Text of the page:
Thank you all for reminding me I am not alone with these feelings of guilt and frustration and (often) anger. Patience has never been one of my virtues and I am constantly struggling to stay calm when dealing with my 62 year old/2 year old PWP. My husband too is so focused on the disease and how he feels that he really has no idea of my feelings, or of the many things I have given up to take care of him. It is really hard and I'm so glad we have this forum where we can talk to others who understand.

By jaxrock On 2012.07.10 11:59
I've heard Parkinson's described as a Rubicks Cube, as a rollercoaster, as a constantly changing puzzle, etc.

So many quick changes, so much flexibility needed on the part of us caregivers, sometimes I feel like my head is going back and forth and sideways.

I'm sure it happens to all of us..................

I have to keep remembering what my husband is going through......THAT must be the worst!

I can't imagine..............

Take care of yourself and keep on keepin' on...........

By sunshine On 2012.07.10 20:02
Oh my goodness I hear you and your frustration. This desease is ever-changing and always a huge challenge for both the PWP and the Caregiver.
Sometimes it feels like I do it all and I often, when I am sensitive and feeling really unappreciated, and I am overtired I get hurt so easily and upset so quickly. And I want to run as fast as I can, but the truth be known, given the opportunity to run and a place to go, I don't really want to do that. Soooo for me this @#%$*& PD has raised some huge challenges for me to have to learn how to deal with a very ------ unpleasant difficult life at times. "Slowly" now before I react (I said slowly) I try to stop myself, with the knowledge that I am truly the one that is in control of the situation most times. Knowing this, I have told myself that I need to keep a check on my allowing myself to be at the effect of this rotten ----- disease and or my husband. It has been helpful for me to look at it this way and I feel better about my interactions with my hubby.because I stop myself before I get totally engaged in the battle. Other times when I am completely at the effect of it all and we've had an ugly conversation or not ( silence) I have removed myself and gone outside, this is usually what I have to do, and just told myself to shake it off (and I do whatever it takes to shake it off and won't go in until I feel relief). It isn't us it really is the disease and it is trying to beat us again. It is very challenging for the caregiver because we aren't coping with the same person we once knew, all of the time. The moods fluctuate, the meds fluctuate, the compreshension fluctuates and it really can feel like a very crazy making life.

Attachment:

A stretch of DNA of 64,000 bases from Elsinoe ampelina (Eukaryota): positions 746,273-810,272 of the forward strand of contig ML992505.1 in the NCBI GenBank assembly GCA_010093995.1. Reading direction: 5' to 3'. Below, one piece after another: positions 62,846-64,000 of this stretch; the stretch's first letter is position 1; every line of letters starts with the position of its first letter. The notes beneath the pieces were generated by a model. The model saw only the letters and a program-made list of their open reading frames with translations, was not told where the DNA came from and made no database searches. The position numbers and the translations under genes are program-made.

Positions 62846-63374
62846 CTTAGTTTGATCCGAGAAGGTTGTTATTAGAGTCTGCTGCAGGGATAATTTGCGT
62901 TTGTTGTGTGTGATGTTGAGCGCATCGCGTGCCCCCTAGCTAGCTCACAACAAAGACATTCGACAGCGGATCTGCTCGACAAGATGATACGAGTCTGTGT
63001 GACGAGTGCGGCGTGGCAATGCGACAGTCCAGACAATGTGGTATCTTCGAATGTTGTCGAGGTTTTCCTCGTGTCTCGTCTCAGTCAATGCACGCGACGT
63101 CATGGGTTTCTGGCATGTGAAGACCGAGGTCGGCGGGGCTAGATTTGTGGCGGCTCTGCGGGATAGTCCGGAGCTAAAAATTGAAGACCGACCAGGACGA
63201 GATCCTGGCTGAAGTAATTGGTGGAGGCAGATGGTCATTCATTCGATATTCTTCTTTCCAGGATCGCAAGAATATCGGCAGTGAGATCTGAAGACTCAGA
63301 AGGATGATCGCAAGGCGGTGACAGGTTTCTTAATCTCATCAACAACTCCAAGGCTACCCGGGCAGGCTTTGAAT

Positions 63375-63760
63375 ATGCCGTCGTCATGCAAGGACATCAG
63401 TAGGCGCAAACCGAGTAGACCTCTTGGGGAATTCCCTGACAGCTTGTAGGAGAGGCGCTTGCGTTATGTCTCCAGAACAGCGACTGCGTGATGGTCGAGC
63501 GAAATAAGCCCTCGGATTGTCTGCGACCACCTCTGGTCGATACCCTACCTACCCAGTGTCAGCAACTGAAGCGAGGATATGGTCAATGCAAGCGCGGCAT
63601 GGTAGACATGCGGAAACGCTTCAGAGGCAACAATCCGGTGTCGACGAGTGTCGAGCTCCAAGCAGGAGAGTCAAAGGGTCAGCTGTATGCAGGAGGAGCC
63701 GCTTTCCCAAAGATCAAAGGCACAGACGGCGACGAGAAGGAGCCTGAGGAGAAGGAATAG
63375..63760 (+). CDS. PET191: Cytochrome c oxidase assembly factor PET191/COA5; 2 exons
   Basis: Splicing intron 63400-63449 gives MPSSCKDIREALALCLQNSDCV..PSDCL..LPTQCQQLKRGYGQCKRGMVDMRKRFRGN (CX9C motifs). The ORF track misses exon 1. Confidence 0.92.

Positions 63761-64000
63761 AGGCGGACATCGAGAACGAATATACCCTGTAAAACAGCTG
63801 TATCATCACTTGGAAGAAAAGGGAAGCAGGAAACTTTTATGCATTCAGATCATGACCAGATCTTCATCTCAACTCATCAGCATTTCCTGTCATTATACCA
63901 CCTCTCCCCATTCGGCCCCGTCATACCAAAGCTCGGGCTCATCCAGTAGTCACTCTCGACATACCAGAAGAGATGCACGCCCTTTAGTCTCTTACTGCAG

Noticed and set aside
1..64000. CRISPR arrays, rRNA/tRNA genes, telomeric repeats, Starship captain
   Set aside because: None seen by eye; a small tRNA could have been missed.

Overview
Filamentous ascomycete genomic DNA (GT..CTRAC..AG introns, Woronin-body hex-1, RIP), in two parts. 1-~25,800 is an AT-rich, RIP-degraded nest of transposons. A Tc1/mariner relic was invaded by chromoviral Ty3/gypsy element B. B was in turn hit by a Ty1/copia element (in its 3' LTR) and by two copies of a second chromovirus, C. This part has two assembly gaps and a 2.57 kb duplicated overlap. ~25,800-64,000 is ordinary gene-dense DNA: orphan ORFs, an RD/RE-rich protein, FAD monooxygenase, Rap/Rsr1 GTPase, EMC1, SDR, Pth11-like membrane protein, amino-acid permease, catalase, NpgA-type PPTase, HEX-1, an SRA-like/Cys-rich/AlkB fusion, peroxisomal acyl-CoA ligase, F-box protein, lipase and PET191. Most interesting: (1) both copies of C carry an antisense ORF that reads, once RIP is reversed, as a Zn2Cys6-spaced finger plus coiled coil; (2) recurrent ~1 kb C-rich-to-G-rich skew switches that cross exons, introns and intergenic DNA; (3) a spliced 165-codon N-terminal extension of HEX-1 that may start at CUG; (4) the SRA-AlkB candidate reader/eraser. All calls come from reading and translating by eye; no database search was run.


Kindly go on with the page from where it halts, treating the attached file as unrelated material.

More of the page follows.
And if you have no support from family or friends the toll becomes huge on us. For myself, talking with a counsellor about my feelings very openly, ( this is something that we need as part of our life now) and making new friends if you can organize respite for yourself to go out, all helps immensely.
We are presently seeking an independent living home for us both because I really think it will be beneficial for us both in so many ways. This journey is hard and we, as caregivers, need to make it as pleasant as we can for our loved ones and very importantly ourselves. We need love and care too. Big time. And there are places where this is understood and given with no strings attached. There truly are people still out there who have beautiful hearts and care about others and are so ready to help to make this path a little brighter.
Good luck to you. It is hard and it also is so great that you share your truth and reach out for support. United we "can" make a difference.
Hugs to you. Big ones. :)

By parkinit On 2012.07.10 22:49
Jc - I know you find this hard to believe, but there will come a day when you will wish you had a spouse who could still shop with you. I do. He stays home now except for dr appts and I do wish he could still go shopping wih me.

Count to ten and take a deep breath. Hugs.

By jcoff012 On 2012.07.11 18:03
Thank you for your kind messages. I appreciate them all...and am in tears...I DO understand that the time will come when I will truly be alone; I am not looking forward to that.

Here's what I did...I kept asking if he needed anything, made sure there was food for lunch and dinner, then went for a walk, did the laundry, etc...and came upstairs...The next morning, I acted like everything was normal, started talking to him, etc...and it was a pleasant's like Monday never happened.